Biohacking revolves around an in-depth understanding of one’s senses to gain heightened awareness and to manipulate them to tweak biological processes. The ultimate goal is to make the biohackers senses more efficient.
Understandably, biohacking is met with skepticism, with some going as far as to call it quackery.
Note: Biohacking isn’t yet acknowledged by the medical community.
That said, biohacking is currently in its early stages and all developments serve as a contribution to a larger conversation.
There has been exciting development on biohacking and the notion that we could become superhuman is fascinating.
Biohacking in Lay Man Terms
Dave Asprey, a leading figure in the biohacking movement and Silicon Valley entrepreneur hits the nail when he explains it as:
“The art and science of becoming superhuman.”
“To use systems thinking, science, biology, and self-experimentation to take control of and upgrade your body, your mind, and your life.”
Basics of Biohacking: Understanding Yourself
The foundation of biohacking is laid upon mining your own personal data.
According to Gary Wolf, co-founder of the Quantified Self Movement, the nuanced way of life we live today allows for experiments, comparisons and tests. He believes, “if we want to act more effectively in the world, we have to get to know ourselves better.”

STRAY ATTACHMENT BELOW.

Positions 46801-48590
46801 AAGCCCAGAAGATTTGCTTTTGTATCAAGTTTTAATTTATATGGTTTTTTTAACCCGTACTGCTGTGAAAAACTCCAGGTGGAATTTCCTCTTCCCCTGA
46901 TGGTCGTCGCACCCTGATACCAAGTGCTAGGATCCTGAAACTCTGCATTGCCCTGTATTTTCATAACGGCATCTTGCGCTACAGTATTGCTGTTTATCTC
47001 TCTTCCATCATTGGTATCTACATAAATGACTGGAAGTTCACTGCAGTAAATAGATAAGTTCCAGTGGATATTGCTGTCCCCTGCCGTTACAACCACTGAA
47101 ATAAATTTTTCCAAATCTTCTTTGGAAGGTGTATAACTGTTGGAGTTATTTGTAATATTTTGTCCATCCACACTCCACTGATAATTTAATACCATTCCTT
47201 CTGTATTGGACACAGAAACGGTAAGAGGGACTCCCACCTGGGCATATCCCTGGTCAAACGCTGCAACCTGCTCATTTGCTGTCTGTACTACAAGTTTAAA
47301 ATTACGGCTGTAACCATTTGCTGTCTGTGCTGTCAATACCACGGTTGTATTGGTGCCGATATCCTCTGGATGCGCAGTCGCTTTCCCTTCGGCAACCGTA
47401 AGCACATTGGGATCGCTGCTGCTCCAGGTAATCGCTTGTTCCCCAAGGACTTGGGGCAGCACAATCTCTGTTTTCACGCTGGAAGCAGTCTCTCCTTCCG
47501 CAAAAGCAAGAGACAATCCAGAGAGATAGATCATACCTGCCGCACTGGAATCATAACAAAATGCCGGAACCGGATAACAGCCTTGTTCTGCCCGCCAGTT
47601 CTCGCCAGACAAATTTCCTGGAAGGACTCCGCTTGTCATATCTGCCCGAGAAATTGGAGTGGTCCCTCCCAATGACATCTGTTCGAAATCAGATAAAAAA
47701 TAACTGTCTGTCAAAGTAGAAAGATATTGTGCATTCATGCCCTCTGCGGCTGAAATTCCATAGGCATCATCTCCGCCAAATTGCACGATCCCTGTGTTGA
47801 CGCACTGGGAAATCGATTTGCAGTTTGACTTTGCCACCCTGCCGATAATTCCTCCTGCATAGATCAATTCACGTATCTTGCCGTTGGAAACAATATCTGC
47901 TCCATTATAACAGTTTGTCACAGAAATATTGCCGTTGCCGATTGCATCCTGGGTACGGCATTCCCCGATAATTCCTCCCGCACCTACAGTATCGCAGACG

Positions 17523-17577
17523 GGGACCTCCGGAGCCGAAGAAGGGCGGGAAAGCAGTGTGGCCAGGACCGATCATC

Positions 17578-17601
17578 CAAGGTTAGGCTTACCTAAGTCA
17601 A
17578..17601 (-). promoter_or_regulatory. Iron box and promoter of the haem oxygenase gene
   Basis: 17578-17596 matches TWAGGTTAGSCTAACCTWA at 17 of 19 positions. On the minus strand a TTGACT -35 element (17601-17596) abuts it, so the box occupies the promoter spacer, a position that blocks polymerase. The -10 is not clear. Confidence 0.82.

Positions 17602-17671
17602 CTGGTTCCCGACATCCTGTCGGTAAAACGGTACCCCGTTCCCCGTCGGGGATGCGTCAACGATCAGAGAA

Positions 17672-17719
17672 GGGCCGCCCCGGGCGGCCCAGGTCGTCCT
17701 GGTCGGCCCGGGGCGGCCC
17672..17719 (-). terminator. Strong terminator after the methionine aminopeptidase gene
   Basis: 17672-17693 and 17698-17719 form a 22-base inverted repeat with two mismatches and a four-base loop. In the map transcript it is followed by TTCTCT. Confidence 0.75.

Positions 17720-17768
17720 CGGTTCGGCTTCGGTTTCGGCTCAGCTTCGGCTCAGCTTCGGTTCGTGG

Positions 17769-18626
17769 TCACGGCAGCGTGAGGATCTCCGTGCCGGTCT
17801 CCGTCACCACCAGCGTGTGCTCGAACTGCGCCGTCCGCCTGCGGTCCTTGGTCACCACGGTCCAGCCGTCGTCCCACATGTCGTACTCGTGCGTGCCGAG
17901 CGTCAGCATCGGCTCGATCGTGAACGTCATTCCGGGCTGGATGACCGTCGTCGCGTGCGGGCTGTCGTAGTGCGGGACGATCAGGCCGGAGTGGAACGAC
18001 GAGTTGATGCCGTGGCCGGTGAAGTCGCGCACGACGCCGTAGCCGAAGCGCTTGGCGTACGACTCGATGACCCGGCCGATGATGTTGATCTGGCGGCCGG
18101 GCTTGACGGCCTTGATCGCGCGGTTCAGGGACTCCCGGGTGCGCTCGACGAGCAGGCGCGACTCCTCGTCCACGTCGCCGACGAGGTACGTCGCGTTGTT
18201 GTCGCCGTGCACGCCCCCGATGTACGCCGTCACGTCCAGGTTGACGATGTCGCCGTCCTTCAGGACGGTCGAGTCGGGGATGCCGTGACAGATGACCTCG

The Use of Technology
Coffee with Butter: Cullen Richardson, a Pittsburgh-based entrepreneur and biohacker implements a series of hacks that include mixing organic, grass-fed butter in his coffee (see below). Richardson says he has completely overhauled his life. This combo allegedly results in hours of hunger-free energy and focus.
Fat first, and second: Dave Asprey, a leading biohacker, consumes 30 to 50 percent of his required daily caloric intake from fat sources. After discarding processed foods like sugar, gluten, grains and alcohol, he suggests eating grass-fed meat and healthy fats alongside organic fruits and vegetables for more potent nutrients.
Intermittent Fasting:Intermittent fasting differs from person to person but essentially involves going for long periods without food. Richardson follows a strict regime in which he eats his meals between 2 p.m. and 8 p.m. each day.
Vibrations: Biohackers including Asprey claim that workout routines can be made more productive by shaking up the body using Whole Body Vibration training (WBV). Many pro athletes and Olympians use WBV training as part of their workout routine to help speed up weight loss, improve strength and stability, and increase the hormonal response to exercise.
Shut it down: For ideal sleeping habits, Richardson avoids caffeine after 2 p.m. and reads in the evening in place of sitting in front of the television or surfing the web. Asprey takes the uses a sleep tracking app Sleep Cycle to monitor the quality of his sleep and detect disruptions.
“We’re now capturing more data on what it means to be a human being than at any time in history,” says Dave Asprey, “and what we’re learning isn’t just telling us what we are. It’s telling us what we can be.”
He’s claims to have noticed improvements in “mood, sleep habits, stress levels and overall well-being.” What’s more, Asprey credits it biohacking with his personal growth: “My relationships are stronger, my emotions are in check, and my body is shredded.”